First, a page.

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Sunday, March 28, 2010

Statistical insignificance


I just stumbled on a pretty nice article highly critical of statistical tools in science or more exactly of how these are misused.

Tom Siegfried, Odds are it's wrong (at Science News).

Some quotes:

... there’s no logical basis for using a P value from a single study to draw any conclusion. If the chance of a fluke is less than 5 percent, two possible conclusions remain: There is a real effect, or the result is an improbable fluke.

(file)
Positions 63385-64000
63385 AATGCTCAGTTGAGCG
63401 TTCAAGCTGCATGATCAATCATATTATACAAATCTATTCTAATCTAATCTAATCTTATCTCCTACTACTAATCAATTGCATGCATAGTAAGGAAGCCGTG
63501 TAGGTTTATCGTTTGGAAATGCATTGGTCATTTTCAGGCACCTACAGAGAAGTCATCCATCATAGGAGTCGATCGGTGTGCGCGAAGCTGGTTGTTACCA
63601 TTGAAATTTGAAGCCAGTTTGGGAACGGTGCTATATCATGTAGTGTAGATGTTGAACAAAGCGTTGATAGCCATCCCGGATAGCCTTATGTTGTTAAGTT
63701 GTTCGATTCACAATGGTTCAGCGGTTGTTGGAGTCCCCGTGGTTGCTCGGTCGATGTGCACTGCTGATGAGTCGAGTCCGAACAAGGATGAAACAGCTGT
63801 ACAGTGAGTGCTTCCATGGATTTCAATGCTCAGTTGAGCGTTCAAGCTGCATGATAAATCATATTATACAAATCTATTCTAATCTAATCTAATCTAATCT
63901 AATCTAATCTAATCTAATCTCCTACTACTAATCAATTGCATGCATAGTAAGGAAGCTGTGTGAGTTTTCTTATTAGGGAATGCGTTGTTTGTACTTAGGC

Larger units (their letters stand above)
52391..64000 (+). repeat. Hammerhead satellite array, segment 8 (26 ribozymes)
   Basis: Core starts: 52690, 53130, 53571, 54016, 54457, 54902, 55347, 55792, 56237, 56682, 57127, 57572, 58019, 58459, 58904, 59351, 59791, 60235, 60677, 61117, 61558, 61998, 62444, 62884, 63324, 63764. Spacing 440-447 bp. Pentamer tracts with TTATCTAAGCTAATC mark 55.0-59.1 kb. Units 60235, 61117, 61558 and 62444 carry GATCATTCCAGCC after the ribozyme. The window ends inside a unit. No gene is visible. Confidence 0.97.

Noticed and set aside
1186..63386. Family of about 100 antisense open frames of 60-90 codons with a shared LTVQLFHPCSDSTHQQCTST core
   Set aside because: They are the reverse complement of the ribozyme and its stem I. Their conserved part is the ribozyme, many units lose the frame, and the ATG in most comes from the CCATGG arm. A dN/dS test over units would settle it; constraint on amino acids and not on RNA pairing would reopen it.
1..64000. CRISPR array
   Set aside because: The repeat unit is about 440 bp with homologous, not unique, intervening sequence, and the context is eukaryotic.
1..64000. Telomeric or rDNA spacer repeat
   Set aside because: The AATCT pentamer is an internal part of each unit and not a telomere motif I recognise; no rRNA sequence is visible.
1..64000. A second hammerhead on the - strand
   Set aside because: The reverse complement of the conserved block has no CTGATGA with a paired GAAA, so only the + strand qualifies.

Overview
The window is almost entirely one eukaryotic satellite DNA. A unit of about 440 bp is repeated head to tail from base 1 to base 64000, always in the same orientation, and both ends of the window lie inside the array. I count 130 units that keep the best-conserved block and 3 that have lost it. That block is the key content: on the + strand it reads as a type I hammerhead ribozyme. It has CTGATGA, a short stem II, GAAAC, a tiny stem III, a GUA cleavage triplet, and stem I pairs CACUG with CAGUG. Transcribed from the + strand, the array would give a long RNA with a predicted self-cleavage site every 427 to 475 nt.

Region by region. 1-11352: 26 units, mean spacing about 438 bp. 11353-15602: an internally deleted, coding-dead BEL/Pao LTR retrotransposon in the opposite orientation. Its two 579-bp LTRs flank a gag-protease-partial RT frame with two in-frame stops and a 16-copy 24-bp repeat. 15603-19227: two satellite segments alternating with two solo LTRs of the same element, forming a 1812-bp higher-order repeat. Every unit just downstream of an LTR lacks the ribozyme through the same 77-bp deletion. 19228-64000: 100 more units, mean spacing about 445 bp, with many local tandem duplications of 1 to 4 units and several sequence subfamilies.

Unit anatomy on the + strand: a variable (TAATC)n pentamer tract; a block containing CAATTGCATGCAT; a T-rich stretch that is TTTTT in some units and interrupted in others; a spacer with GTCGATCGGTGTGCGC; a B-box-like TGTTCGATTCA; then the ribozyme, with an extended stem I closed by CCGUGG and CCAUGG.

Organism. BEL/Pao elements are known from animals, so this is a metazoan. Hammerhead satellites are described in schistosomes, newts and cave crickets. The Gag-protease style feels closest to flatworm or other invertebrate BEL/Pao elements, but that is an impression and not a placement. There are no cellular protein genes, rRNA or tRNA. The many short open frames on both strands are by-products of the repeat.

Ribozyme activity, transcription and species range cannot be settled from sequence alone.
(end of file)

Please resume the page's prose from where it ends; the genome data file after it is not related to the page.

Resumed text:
... a study with a very large sample can detect “statistical significance” for a small effect that is meaningless in practical terms.


To infer the odds that a barking dog is hungry, for instance, it is not enough to know how often the dog barks when well-fed. You also need to know how often it eats — in order to calculate the prior probability of being hungry.


A good weekend read for the statistically fed up (P<0.0001).

1 comment:

marnie said...

http://www.ncsu.edu/PER/Articles/
DeardorffDissertation.pdf